Rocket Launch Successful

Jul 02, 2013

A NASA sounding rocket carrying the UW’s Star Tracker 5000 was launched from Wallops Flight Facility on the Virginia coast on June 5th. The mission was successful. What set it apart from previous missions was that a four-stage rocket was used for extra altitude, it was launched from the east coast, and the rocket was ditched into the Atlantic Ocean.

UW Senior Research Scientist and project PI Jeff Percival and Kurt Jaehnig (instrument designer) invented the Star Tracker 5000, the rocket’s guiding device, which NASA licenses from the UW for its suborbital sounding rocket program. The device provides the rocket with greater precision in pointing at targets. Percival also works with team members Don Michalski (electrical engineer) and Sam Gabelt (electronic technician).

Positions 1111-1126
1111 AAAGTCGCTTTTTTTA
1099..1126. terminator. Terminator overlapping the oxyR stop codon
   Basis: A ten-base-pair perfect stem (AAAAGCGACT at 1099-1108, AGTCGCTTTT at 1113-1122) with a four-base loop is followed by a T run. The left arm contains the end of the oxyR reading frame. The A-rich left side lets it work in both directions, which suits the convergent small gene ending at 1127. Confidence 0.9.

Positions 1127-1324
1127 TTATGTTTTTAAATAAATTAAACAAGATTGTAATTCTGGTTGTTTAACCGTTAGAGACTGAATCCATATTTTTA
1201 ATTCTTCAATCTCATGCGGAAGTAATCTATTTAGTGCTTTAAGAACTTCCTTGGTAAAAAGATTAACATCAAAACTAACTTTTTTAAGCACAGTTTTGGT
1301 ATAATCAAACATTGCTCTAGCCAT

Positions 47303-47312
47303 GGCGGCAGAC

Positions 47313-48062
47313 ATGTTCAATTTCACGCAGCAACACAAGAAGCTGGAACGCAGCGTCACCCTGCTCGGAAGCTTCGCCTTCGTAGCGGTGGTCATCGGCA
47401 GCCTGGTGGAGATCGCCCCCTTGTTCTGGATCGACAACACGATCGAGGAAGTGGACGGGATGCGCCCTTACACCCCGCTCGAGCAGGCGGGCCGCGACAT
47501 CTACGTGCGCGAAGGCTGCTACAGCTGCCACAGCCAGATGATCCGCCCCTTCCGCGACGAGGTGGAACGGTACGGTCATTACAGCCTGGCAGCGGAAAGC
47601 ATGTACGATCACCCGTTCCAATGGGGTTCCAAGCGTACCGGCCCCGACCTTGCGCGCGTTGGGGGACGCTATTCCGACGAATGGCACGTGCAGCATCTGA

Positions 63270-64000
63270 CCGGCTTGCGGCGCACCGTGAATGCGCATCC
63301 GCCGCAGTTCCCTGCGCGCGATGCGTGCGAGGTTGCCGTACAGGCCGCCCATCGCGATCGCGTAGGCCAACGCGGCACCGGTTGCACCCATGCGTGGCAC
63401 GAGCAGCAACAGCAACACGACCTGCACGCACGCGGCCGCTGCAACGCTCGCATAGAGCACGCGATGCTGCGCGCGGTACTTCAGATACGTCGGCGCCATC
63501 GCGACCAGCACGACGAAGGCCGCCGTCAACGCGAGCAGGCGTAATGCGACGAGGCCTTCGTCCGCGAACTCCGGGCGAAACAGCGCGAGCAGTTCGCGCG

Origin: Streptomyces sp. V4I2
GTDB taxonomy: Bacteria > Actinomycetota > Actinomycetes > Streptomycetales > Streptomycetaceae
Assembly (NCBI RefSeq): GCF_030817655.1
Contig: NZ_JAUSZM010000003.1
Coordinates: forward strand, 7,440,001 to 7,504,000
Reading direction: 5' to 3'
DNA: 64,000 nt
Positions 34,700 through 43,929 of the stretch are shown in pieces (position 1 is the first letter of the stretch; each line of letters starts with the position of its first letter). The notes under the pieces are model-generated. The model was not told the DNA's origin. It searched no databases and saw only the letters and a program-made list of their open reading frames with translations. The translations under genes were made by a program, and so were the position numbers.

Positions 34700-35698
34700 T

“This mission was unusual,” says Percival. “We used a four-stage super duper rocket that went extra high (385 miles), as opposed to the usual 250 miles in normal launches.” Sounding rockets are usually launched from the White Sands Missile Range in New Mexico, and the payload part (telescope) is recovered and sent back to its respective university, where grad students rebuild it. “Because this launch was so high, we sacrificed the whole rocket to get high over the east coast and the ocean,” he adds. “With a greater number of seconds on the target, NASA decided it was worth the cost and sacrifice.”

Percival is UW’s representative at NASA’s sounding rocket launches. He has flown 26 astronomical missions used by science teams around the country. They are each about 15 minutes long.

UW-Madison Astronomy Home